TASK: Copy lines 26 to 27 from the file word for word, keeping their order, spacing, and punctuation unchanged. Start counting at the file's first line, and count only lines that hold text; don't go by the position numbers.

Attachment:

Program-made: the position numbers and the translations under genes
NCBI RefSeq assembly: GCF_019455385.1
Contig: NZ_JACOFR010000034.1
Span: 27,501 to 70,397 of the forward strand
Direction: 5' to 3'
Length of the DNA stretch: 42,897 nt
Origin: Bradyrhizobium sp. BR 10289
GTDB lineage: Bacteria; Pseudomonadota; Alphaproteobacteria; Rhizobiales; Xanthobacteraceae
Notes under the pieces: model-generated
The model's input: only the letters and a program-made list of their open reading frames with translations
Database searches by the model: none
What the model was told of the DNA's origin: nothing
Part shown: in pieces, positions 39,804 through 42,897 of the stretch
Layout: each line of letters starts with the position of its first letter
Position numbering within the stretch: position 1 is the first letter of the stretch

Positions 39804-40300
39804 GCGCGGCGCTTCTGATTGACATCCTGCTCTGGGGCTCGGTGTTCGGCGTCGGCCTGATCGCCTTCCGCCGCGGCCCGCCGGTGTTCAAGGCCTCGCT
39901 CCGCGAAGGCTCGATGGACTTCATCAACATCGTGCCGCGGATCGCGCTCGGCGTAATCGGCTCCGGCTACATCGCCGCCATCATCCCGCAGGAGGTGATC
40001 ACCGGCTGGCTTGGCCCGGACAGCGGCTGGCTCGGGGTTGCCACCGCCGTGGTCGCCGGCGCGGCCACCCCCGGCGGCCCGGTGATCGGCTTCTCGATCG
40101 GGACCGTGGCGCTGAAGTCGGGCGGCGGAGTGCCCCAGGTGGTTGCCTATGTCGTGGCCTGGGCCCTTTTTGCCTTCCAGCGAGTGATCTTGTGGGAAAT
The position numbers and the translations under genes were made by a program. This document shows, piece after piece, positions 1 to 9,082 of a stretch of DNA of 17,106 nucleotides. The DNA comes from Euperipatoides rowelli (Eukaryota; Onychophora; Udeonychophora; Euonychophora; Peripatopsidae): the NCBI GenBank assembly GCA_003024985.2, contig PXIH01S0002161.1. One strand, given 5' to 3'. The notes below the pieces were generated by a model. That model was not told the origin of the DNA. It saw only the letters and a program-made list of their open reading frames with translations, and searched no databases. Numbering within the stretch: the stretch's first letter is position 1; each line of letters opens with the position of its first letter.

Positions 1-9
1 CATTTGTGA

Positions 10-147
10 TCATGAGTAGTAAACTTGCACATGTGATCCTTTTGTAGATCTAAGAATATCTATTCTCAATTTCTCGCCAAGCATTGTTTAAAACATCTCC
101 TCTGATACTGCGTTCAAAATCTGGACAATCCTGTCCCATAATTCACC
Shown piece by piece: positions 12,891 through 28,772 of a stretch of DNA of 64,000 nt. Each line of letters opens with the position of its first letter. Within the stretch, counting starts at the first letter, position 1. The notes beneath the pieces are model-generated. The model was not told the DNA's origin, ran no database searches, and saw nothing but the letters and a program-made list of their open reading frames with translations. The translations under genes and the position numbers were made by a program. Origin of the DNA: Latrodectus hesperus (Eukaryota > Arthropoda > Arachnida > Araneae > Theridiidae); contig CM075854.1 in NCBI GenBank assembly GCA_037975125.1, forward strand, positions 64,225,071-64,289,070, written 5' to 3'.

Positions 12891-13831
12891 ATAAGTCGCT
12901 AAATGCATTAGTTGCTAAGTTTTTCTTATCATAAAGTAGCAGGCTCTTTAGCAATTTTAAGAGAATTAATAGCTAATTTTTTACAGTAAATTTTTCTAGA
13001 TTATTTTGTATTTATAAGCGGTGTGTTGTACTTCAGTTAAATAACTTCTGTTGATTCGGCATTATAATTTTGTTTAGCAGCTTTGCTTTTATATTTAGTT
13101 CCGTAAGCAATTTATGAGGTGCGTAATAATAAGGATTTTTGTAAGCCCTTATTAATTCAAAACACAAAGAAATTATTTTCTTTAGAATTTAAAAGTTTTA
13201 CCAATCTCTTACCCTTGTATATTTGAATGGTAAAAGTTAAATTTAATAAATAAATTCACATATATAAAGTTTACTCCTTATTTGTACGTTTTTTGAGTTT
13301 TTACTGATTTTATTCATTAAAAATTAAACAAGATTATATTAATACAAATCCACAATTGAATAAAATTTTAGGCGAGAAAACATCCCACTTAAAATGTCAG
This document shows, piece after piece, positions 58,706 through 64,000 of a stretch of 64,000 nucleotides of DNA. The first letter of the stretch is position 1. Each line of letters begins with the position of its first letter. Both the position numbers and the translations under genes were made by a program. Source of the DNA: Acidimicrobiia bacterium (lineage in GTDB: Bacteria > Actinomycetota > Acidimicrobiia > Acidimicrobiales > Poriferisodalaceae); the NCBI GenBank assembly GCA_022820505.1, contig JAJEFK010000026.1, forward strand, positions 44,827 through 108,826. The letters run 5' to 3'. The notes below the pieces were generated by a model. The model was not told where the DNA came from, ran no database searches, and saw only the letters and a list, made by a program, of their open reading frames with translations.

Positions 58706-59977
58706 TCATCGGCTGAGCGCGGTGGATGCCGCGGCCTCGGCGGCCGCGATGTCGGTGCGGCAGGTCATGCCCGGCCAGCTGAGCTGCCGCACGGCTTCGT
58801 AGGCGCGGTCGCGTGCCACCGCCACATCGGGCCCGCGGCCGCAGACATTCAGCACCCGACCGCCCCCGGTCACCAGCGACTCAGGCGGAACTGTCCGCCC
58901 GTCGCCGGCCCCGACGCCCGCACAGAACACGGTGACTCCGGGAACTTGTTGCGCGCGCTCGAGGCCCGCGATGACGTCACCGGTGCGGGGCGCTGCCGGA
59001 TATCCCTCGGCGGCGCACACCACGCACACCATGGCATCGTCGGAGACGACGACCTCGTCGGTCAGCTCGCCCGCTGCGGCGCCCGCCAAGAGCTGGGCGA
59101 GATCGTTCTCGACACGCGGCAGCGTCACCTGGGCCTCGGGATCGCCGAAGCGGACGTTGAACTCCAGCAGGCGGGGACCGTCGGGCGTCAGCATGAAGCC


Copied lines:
101 TCTGATACTGCGTTCAAAATCTGGACAATCCTGTCCCATAATTCACC
Shown piece by piece: positions 12,891 through 28,772 of a stretch of DNA of 64,000 nt. Each line of letters opens with the position of its first letter. Within the stretch, counting starts at the first letter, position 1. The notes beneath the pieces are model-generated. The model was not told the DNA's origin, ran no database searches, and saw nothing but the letters and a program-made list of their open reading frames with translations. The translations under genes and the position numbers were made by a program. Origin of the DNA: Latrodectus hesperus (Eukaryota > Arthropoda > Arachnida > Araneae > Theridiidae); contig CM075854.1 in NCBI GenBank assembly GCA_037975125.1, forward strand, positions 64,225,071-64,289,070, written 5' to 3'.